The surrounding characters are actually all important to the story, and over time grow to become enjoyable characters. Kana, for example, is granted visions of those who are set to die which is utilized in many episodes to save the lives of the core characters. Kana is a great example of a character that is more grounded in the group, and a great use of a character with physical limitations providing the utmost importance to the story of many others. Kazumi begins the series as an openly (and sometimes overtly) sexual and carefree character, but as time goes on you find out that her entire personality is a fabrication to hide important fragments in the make-up of her true personality. Her depth of emotions begins to build as the series nears the end, mostly in the revelation of her compassion for Murakami that feels doomed from the moment it begins. To finish rounding out the important supporting group of these strong characters is Kotori, the most innocent and fragile of the group. In the beginning, there is a major suspicion around her presence (you must find out for yourself!) and the questions surrounding Kotori make a great character introduction for the entertaining mystery series.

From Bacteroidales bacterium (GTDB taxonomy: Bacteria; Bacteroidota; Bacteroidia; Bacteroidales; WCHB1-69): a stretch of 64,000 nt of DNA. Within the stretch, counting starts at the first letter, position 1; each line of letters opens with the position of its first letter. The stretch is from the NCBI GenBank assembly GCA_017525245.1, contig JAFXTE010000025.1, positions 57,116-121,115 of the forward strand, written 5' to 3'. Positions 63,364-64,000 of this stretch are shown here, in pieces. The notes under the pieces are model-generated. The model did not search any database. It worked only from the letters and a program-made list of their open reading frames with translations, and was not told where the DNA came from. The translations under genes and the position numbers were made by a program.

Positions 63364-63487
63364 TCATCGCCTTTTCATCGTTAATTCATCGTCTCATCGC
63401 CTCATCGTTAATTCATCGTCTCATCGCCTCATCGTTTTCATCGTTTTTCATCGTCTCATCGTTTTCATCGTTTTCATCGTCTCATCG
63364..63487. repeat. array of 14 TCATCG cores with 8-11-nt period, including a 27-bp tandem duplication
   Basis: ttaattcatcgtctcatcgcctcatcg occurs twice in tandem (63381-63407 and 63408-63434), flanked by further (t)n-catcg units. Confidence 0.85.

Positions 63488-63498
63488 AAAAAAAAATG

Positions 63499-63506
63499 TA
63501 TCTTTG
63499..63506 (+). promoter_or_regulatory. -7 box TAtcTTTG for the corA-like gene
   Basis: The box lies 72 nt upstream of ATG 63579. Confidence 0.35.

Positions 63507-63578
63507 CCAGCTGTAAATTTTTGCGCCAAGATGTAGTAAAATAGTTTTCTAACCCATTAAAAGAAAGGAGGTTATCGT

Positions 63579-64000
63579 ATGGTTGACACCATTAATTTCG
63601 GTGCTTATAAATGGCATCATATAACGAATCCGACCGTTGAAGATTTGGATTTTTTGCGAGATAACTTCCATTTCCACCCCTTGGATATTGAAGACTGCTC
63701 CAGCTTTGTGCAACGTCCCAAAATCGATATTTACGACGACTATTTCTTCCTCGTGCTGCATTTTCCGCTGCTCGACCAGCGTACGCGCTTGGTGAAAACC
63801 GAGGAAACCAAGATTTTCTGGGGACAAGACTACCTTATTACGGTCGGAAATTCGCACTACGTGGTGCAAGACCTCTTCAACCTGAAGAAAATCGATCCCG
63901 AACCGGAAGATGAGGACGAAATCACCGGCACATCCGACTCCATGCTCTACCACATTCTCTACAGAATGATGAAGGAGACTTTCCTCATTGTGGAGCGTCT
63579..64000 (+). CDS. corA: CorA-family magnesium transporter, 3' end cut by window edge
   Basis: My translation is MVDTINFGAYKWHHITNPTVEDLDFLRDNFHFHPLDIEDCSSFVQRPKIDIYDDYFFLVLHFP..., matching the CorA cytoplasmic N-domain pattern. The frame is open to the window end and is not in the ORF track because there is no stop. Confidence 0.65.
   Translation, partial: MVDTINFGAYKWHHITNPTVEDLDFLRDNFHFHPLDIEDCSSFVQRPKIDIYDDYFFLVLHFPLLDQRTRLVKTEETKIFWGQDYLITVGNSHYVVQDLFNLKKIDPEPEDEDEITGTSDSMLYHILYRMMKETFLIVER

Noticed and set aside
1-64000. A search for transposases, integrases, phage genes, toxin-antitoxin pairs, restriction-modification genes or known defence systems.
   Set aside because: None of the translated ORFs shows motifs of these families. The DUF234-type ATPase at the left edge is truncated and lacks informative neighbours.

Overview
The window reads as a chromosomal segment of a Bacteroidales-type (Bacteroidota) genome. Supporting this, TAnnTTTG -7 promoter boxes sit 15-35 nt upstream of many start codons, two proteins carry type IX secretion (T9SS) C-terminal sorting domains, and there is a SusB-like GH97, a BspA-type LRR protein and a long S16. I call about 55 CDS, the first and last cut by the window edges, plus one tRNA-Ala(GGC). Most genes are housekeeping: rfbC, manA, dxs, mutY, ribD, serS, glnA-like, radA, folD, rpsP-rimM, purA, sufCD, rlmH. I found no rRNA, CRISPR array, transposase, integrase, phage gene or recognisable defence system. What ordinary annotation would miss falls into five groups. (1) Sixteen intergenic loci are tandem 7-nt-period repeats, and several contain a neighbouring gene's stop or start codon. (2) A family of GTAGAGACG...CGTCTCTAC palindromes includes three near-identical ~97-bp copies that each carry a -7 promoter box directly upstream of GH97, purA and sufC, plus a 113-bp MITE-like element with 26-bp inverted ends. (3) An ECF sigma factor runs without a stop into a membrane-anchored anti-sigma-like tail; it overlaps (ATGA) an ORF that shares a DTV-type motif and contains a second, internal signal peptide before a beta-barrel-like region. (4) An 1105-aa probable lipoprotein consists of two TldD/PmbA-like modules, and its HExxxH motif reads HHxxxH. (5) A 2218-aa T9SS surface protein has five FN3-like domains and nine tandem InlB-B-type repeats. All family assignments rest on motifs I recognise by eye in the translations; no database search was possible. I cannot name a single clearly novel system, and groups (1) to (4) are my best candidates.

When it came to the series conclusions, the anime felt as if it quickly attempted to wrap-up storylines that could have been extended. I will credit Brynhildr for going back to darker places to alter the sometimes light tone, but I would have loved if that was a little lengthier. (When you want more of an anime it has to be pretty decent!) The anime also threw in a twist that was uprising, but there were subtleties that made it a probable reveal as well. Without complete giving away what I’m referring to, I’ll warn you that you can expect some emotional distress before the series end. One frustrating complication appears at the end of Brynhildr in the Darkness causes a major setback for two major characters, but the final moments offer an optimistic notion to the future for the remaining characters.